Diagnosis – First Follow-up

So before I even got to the doctor’s office, my new health care provider approved the treatment that Anthem initially balked at claiming it was experimental.  With that in mind I figured this appointment was to set that treatment into motion.  I was scheduled for chest xrays and a spirometry.  The x-rays I understood as that would give the doctor a picture of what if anything has changed regarding the indications they are using to say I “likely” have sarcoidosis.  The spirometry is an interesting test, neither painful or uncomfortable, just more taxing than you would expect.  I don’t understand the purpose of this test.  Yes, I know Sarcoidosis more frequently affects the heart and lungs, but I have not had any symptoms with those functions.

So tests done, time to see the doctor.  Admittedly I am jaded walking in but that is more about the whole process that has unfolded.  First thing I was asked about was the methotrexate.  I told the doctor that I really didn’t experience any changes in the few weeks that I took it.  I was quickly corrected, rightfully so, that I was supposed to continue taking it.  Hey the pills ran out at the same time as the folic acid I was prescribed (to counteract the effects the medication would have on my already suspect blood chemistry) and I thought doc said it would take a few weeks for it to start showing results… Okay so I received a new prescription of methotrexate and the “refills” part was emphasized and I am back on that.

One of my other priorities is try to narrow down a nagging questions.  Much like the “likely” diagnosis, I was unclear as to how this was the cause of my TM (Transverse Myelitis).  I had seen references to neurosarcoidosis but I had to ask if when the doctor was saying I had sarcoidosis she was referring to neurosarcoidosis or was general sarcoidosis triggering my immune system and the TM was  a by-product (I have to rely on the respiratory specialist because the neurologist was quick to wash his hands of my case when sarcoidosis was mentioned – yes that bothers me alot).  The doctor did confirm she was thinking my condition is specific to neurosarcoid but of course there is no definitive statement.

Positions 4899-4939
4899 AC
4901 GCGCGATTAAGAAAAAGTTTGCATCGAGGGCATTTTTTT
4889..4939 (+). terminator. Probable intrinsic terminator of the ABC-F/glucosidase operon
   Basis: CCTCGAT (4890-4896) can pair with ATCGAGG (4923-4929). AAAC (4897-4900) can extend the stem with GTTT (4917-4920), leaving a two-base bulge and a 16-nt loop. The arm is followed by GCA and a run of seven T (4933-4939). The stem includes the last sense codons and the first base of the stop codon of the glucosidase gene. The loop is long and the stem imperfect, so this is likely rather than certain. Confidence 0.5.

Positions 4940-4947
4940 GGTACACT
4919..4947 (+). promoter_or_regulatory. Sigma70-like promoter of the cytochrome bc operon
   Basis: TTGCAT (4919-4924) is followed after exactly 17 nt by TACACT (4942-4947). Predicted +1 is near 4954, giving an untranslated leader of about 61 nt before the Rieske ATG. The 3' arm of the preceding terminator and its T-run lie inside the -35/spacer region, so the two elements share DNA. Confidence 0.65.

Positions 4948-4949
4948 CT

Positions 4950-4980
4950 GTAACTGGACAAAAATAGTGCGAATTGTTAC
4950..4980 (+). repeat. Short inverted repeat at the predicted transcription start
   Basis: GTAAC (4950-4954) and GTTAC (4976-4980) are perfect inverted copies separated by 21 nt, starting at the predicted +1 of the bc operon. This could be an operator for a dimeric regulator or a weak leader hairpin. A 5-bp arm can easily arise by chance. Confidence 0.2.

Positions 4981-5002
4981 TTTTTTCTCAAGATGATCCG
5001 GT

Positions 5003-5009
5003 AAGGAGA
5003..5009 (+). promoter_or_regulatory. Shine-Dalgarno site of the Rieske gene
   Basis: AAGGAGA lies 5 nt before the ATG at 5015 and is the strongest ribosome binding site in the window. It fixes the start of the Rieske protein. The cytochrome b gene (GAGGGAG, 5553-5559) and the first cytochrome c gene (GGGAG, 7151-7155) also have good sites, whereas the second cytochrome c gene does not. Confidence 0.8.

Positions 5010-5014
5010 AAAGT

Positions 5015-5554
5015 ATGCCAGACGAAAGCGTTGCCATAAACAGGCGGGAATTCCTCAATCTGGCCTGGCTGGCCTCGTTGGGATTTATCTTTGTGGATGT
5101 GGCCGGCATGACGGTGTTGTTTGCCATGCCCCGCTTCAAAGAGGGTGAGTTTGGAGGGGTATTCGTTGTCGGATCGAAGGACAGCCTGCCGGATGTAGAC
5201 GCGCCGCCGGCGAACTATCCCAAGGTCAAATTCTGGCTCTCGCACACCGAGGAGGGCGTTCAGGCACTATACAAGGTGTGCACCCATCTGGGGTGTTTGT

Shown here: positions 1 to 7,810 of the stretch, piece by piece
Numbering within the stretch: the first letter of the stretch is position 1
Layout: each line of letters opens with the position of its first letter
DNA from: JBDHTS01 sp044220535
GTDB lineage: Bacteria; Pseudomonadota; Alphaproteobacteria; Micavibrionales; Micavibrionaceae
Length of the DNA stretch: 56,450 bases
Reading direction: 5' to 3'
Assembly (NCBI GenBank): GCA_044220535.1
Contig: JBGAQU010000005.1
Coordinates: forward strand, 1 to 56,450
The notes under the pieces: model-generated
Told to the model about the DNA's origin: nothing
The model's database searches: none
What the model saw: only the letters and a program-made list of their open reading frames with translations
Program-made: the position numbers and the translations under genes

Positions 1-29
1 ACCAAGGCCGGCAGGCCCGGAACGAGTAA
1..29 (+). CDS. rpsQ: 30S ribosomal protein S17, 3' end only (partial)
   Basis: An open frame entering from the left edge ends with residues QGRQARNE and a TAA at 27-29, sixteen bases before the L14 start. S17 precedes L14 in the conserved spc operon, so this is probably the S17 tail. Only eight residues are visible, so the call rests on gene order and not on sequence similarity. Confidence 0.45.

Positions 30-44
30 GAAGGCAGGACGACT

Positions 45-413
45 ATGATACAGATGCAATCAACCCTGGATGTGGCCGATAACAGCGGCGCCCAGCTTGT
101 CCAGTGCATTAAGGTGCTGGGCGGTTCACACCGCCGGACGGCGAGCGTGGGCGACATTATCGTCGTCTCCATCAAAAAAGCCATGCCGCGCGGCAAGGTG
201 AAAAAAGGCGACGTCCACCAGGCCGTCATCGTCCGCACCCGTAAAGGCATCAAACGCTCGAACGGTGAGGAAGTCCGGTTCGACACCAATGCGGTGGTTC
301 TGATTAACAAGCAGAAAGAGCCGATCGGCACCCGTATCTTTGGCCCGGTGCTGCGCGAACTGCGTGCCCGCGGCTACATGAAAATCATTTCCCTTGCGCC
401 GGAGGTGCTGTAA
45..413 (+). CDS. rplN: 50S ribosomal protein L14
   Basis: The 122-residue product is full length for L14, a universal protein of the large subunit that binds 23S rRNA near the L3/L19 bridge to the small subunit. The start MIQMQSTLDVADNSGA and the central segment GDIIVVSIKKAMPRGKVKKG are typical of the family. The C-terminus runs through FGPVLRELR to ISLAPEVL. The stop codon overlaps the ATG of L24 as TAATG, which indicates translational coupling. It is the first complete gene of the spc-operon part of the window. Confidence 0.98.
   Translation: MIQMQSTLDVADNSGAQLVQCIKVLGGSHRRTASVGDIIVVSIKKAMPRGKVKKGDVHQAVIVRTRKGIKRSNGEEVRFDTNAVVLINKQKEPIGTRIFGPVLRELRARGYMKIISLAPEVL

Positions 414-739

I am on the second week of my second course of treatment with the methotrexate.  I don’t believe there are any positive changes, but it just gets the mind more active trying to find things.  Every new pain or sensation triggers the “hmmmm that’s new, maybe that is my nerves relinquishing and now I can feel the pain” that ultimately leads to “no, just more fun”.  There are times when my back is killing me and my leg seems to function better and vice versa but eventually I am left with this is just the symptoms.

Oh yeah I started this with a note about a treatment.  So me receiving correspondence stating it was approved doesn’t really mean it was approved.  When the doctor’s office called to confirm they were told it was still pending.  So more waiting…

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6 thoughts on “Diagnosis – First Follow-up

  1. John,

    Sorry to read about your medical issues, especially how Anthem acted. I am very lucky to live in the UK, where we have a true national Health Service and where such actions happen far less!

    Also – when approving your blog comment I managed to delete it. Fat fingers strikes again. Can you re-comment and I’ll try to not screw it up again.

    • I certainly don’t want to debate whether it would have been handled better in a socialized medicine system. I think the issue is more the medical association or even more the fact that we don’t know everything that we try to project we do. Sarcoidosis seems like a classic example. They believe it exists and understand it but they don’t know enough to say with confidence this is it and this is what we are doing to learn more.

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